I don’t think that’s quite right.
Netanyahu’s role here much more close parallels that of Mordecai, imploring Esther to do the right thing and risk her own position and comfort to save her people. Netanyahu deftly explained why the approaching deal is a bad idea, why it’s a threat to Israel, but also – more importantly, given the audience – a threat to the United States. He appealed to the common civilization and shared values between Israel and the United States.
But thought Bibi can persuade, he cannot directly influence. He has no vote in the US, he must act through others, igniting a serious debate where there had been none, inviting others to bring to bear direct political pressure.
Which means that you and I, friends, are Esther.
It is incumbent upon us to act, to persuade Congress to oppose the agreement when it is reached, to retain or increase sanctions, to prevent the administration from giving power, legitimacy, and trade to our enemies as Americans and Jews.
It is our role to step out of our comfortable positions in a wealthy, friendly, welcoming society and use what influence and power we have to prevent any agreement that even contemplates an Iranian bomb from being anything more than a dead letter.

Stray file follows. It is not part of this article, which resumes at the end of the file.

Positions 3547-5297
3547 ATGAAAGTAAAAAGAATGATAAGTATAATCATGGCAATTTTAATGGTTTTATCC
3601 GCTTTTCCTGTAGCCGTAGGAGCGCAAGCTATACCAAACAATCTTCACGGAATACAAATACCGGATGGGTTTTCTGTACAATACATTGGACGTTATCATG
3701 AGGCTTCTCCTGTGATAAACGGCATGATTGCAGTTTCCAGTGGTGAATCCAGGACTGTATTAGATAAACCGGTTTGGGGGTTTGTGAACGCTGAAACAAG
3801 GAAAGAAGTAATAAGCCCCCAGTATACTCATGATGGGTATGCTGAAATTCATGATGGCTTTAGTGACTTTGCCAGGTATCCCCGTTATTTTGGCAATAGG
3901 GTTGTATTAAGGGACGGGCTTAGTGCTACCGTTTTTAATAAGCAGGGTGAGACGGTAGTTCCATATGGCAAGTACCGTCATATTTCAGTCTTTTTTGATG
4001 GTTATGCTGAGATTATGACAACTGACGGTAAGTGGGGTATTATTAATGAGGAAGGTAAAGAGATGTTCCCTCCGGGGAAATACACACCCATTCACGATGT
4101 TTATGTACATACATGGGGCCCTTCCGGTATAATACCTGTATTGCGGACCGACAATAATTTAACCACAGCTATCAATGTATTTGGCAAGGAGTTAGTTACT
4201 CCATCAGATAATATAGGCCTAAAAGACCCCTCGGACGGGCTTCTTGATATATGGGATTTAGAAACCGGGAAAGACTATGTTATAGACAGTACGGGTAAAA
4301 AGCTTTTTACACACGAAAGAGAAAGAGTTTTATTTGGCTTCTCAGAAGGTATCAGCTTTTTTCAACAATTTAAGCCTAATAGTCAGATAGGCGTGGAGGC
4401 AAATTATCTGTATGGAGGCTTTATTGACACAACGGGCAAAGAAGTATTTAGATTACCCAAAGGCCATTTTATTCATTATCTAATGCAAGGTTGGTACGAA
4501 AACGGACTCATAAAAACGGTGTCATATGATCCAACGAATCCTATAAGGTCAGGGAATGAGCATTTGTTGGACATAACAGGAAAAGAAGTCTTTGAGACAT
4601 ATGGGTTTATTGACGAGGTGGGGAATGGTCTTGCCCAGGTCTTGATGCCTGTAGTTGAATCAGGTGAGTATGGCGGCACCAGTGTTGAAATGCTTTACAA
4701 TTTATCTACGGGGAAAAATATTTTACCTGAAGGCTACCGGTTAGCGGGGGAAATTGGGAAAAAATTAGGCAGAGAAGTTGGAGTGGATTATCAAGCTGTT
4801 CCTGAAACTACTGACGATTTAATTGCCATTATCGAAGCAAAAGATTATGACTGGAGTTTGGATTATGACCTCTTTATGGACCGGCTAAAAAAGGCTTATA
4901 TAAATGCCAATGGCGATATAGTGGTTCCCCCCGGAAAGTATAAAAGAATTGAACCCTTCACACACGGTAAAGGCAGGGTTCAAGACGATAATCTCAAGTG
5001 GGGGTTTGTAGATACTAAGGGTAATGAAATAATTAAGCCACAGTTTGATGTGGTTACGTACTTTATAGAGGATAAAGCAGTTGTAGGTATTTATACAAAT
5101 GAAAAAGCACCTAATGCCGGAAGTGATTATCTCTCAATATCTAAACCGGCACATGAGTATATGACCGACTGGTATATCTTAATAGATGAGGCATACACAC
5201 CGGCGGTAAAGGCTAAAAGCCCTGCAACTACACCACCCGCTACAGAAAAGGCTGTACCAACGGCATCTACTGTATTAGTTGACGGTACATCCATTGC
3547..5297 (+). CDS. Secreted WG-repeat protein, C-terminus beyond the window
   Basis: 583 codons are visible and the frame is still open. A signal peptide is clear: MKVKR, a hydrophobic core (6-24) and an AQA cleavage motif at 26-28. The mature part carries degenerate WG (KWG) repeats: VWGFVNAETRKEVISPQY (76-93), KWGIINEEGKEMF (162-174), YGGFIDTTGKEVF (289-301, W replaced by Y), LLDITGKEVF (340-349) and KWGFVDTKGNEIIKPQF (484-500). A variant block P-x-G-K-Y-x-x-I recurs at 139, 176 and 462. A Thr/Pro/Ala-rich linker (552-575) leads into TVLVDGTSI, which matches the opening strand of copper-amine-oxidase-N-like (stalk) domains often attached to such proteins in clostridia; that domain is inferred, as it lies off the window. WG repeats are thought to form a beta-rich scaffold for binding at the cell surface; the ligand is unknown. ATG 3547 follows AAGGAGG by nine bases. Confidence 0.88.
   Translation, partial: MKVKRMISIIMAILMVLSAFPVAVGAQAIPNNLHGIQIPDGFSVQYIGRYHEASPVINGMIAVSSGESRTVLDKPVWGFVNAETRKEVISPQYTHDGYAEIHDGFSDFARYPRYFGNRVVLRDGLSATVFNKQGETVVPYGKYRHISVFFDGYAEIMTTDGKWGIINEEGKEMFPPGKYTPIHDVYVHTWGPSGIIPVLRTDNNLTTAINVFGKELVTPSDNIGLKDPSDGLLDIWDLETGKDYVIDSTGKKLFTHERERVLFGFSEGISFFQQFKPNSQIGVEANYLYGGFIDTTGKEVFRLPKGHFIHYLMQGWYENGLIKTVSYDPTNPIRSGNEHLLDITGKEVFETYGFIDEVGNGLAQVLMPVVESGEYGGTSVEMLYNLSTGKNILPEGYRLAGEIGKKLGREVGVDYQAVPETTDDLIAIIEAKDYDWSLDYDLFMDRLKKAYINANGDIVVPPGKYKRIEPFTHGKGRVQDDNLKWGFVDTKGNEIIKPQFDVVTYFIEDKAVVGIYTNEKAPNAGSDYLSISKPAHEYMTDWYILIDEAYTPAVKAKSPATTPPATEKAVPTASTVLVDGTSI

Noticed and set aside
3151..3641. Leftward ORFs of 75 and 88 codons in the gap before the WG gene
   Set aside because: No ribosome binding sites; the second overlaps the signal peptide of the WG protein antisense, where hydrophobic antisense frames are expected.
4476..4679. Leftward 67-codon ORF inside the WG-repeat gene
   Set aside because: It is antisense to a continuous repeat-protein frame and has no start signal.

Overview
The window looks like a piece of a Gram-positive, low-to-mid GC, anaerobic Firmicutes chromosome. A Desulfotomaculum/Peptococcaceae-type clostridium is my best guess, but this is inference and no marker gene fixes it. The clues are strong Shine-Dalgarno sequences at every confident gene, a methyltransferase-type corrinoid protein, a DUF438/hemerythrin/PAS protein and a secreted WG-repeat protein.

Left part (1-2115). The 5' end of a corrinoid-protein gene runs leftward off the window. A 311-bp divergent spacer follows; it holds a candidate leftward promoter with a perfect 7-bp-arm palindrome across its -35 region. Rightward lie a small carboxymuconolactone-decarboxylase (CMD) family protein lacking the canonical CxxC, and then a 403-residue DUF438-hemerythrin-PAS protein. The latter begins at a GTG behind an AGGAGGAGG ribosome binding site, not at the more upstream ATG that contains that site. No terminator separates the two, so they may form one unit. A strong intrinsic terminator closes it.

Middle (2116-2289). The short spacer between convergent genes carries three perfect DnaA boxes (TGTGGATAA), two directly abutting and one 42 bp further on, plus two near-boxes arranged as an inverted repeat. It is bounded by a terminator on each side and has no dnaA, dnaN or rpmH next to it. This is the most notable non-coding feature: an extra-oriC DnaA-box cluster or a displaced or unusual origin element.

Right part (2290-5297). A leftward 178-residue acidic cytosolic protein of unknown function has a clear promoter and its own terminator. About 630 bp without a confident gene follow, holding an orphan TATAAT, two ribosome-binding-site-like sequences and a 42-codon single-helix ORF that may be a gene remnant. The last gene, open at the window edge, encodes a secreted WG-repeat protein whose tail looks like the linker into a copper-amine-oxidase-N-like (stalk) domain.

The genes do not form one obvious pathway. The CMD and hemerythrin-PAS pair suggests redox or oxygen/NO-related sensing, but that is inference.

Given this, the actual words of Mordecai’s plea are even more ominous for an American Jewish community used to security but facing new demographic and ideological threats:
Do not imagine to yourself that you will escape in the king’s house from among all the Jews. For if you remain silent at this time, relief and rescue will arise for the Jews from elsewhere, and you and your father’s household will perish. And who knows if you became Queen for such a time as this?
There is actually a dispute as to how to translate Mordecai’s last sentence. Some translate it as, “And who knows if you will remain Queen a year from now?” meaning that Esther might lose her position as Queen. Others translate it as, “And who knows if this isn’t the reason you became Queen?”